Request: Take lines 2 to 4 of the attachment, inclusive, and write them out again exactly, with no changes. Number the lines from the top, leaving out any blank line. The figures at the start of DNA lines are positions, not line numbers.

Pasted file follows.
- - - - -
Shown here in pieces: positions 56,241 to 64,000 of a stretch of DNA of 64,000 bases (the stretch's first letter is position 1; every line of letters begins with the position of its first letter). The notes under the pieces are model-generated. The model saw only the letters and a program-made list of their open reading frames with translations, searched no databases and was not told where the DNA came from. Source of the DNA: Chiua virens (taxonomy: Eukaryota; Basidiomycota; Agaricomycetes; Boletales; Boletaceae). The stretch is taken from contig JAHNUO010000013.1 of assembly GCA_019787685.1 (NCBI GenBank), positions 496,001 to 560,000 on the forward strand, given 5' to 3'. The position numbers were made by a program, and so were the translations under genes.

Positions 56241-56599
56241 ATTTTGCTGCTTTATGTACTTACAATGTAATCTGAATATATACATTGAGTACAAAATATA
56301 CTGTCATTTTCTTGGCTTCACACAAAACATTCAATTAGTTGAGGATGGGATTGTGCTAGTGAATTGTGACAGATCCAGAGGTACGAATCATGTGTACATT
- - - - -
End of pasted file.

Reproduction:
Positions 56241-56599
56241 ATTTTGCTGCTTTATGTACTTACAATGTAATCTGAATATATACATTGAGTACAAAATATA
56301 CTGTCATTTTCTTGGCTTCACACAAAACATTCAATTAGTTGAGGATGGGATTGTGCTAGTGAATTGTGACAGATCCAGAGGTACGAATCATGTGTACATT